REVIEW: LABOR DAY
OVERVIEW: Lauded as “a romance to root for” (Karen Durbin, Elle) and praised as “deeply touching” (Rex Reed, New York Observer), LABOR DAY comes home on Blu-ray Combo Pack, DVD and On Demand April 29, 2014 from Paramount Home Media Distribution. The film will debut two weeks early on Digital HD April 15th.
The LABOR DAY Blu-ray Combo Pack with Digital HD includes “End of Summer: Making Labor Day,” deleted scenes and commentary by director Jason Reitman, director of photography Eric Steelberg and first assistant director/co-producer Jason Blumenfeld. The Blu-ray Combo Pack available on April 29th also includes an offer for $10 off the purchase of flowers, making LABOR DAY an ideal Mother’s Day gift.
SYNOPSIS: From writer/director Jason
Reitman, the Academy Award®-nominated director of Up In The Air and Juno, comes “a beautiful and endearing love story” (Shawn Edwards, FOX-TV) based on the New York Times best-selling novel by Joyce Maynard. “Kate Winslet and Josh Brolin are exquisite” (Karen Durbin, Elle) in this “beautifully told” (Betsy Sharkey, Los Angeles Times) story of a mother and son who take in a mysterious stranger over a long Labor Day weekend, leading to a second chance at love.
FILM REVIEW: Adapted from a novel by Joyce Maynard, Labor Day unfolds as a Stockholm-syndrome drama over the steamy summer of 1987. Directed by Jason Reitman (Juno, 2007), the film tries to manufacture some suspense, some sense of psychological thrills and an element of romance.
Nevertheless, this latest Reitman film overflows with much carefully unraveled details; all of which are a little too elegant to feel entirely genuine (i.e. the peach-pie baking scene), and yet it’s impossible to fault him for his efforts. This is beside the point of the underlying premise, of course, which is somewhat troubling in my opinion: that a misunderstood killer is just the father/lover that this broken family needs to feel whole again. Yet, one has to respect this director for tackling a project with such a major fundamental hurdle.
In a sorta’ nostalgic manner, this flick reminds me of J.J. Abrams’ “Super 8,” except that the characters aren’t junior filmmakers but up-and-coming pie-bakers, and rather than dealing with aliens, they have a hostage crisis to contend with.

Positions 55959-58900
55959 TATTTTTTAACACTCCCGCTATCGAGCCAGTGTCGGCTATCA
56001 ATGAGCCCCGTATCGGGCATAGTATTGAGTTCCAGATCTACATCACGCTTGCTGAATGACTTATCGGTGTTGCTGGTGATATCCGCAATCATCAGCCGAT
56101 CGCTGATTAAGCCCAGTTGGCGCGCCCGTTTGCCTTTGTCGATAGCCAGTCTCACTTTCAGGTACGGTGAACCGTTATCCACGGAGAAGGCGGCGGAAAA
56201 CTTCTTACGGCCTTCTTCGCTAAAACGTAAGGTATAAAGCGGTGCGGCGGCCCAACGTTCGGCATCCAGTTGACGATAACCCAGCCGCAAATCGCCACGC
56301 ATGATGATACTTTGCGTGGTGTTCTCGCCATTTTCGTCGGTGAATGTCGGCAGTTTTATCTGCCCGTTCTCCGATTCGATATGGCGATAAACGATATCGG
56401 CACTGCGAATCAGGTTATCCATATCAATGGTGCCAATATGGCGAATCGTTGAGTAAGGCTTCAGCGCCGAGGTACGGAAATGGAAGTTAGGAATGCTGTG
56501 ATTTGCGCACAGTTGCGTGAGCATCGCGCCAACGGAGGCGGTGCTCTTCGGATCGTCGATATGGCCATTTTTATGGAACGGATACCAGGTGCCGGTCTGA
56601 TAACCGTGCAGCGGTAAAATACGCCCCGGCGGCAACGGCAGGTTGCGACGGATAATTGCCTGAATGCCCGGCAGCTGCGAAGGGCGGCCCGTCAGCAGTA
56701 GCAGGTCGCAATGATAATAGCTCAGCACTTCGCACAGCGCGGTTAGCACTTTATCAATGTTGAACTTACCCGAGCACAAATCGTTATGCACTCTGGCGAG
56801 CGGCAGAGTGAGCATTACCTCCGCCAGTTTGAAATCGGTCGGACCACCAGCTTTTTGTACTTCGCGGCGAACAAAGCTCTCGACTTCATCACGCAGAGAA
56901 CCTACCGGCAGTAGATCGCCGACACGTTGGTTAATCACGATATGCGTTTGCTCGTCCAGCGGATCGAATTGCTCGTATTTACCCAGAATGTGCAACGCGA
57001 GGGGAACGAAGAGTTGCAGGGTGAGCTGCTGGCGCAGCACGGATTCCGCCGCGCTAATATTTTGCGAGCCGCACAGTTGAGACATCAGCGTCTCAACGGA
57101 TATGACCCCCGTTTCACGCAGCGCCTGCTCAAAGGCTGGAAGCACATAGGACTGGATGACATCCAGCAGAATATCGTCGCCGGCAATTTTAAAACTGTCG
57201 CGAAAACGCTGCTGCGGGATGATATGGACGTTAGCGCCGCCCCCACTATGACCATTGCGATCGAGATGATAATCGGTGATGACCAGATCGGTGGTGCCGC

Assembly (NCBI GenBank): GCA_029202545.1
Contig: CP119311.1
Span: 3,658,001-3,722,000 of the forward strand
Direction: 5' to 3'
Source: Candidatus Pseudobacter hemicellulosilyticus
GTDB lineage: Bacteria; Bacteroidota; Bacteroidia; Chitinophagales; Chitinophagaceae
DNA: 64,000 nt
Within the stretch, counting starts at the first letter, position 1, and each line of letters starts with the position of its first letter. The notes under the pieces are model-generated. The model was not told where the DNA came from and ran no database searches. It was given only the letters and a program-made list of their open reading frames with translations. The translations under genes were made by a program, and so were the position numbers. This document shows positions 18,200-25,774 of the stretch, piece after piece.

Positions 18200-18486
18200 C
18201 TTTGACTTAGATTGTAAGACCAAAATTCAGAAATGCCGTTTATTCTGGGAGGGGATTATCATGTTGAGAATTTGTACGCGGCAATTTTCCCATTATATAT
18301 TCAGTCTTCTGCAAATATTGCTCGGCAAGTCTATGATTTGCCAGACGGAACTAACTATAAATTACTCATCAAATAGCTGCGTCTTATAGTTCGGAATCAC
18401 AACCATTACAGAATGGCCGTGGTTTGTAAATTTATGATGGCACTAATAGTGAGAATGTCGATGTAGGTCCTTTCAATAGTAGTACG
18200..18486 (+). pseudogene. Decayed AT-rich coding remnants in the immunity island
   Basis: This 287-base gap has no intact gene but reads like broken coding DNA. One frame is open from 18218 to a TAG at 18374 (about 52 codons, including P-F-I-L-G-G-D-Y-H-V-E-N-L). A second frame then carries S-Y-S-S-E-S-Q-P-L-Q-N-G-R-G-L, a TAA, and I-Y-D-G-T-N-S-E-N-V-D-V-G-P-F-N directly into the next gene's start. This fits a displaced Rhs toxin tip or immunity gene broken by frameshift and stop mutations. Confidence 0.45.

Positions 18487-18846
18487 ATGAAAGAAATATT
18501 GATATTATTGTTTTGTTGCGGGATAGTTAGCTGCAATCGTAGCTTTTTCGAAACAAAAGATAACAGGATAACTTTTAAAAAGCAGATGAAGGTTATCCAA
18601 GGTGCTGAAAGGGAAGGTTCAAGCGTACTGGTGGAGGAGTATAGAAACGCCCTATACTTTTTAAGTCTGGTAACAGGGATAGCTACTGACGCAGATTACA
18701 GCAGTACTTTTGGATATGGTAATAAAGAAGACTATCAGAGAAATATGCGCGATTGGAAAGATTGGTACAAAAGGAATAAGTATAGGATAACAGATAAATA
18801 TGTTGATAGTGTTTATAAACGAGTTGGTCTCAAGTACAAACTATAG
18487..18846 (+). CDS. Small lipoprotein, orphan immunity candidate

In the end though, Labor Day never comes anywhere close to developing into the sexy Stockholm-syndrome drama it wants to be. It's just somewhat a pseudo-romantic, pseudo-suspenseful and pseudo-thrilling drama that plays out quite slowly nearing the tipping point in to the realm of boredom (which it never reaches). But I will say this: As ridiculous as its premise is, the acting and filming style is quite noteworthy. And “Adele” (Kate Winslet’s character) has a hunger for affection that would resonate with audiences, and could emerge as a powerful, yet implausible, romance.
Hollywood movies like this tend to make the actors look good; however, in this case it seems that the caliber of casting in this story is really what makes this movie worthwhile. Still, it is a DVD date night or pay-per-view movie by most standards. It’s certainly too complex as a 111 minute drama to truly enjoy in theaters. Three out of five stars is my being overly generous due to the oddity of the story and efforts of all involved, to bring it to life.
By Movi-Man Stan
The film is
presented in widescreen in a 2.40:1 aspect ration preserving its
theatrical format. The picture is just flawless. Not only the
picture looks great in this release, also the sound it is good,
a 5.1 Dolby Digital in English that provides a good complement
to the picture. It also includes English,
and Spanish subtitles.
Widescreen (2.40:1) 16x9
DTS-HD Master Audio
5.1/DVS English 5.1 DTS-HD Master Audio, French 5.1 Dolby Digital, Spanish 5.1 Dolby Digital, Portuguese 5.1 Dolby Digital
English, English SDH, French, Spanish and Portuguese
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Feature film in high definition
Commentary by director Jason Reitman, director of photography Eric Steelberg and first assistant director/co-producer Jason Blumenfeld
End of Summer: Making Labor Day
Feature film in standard definition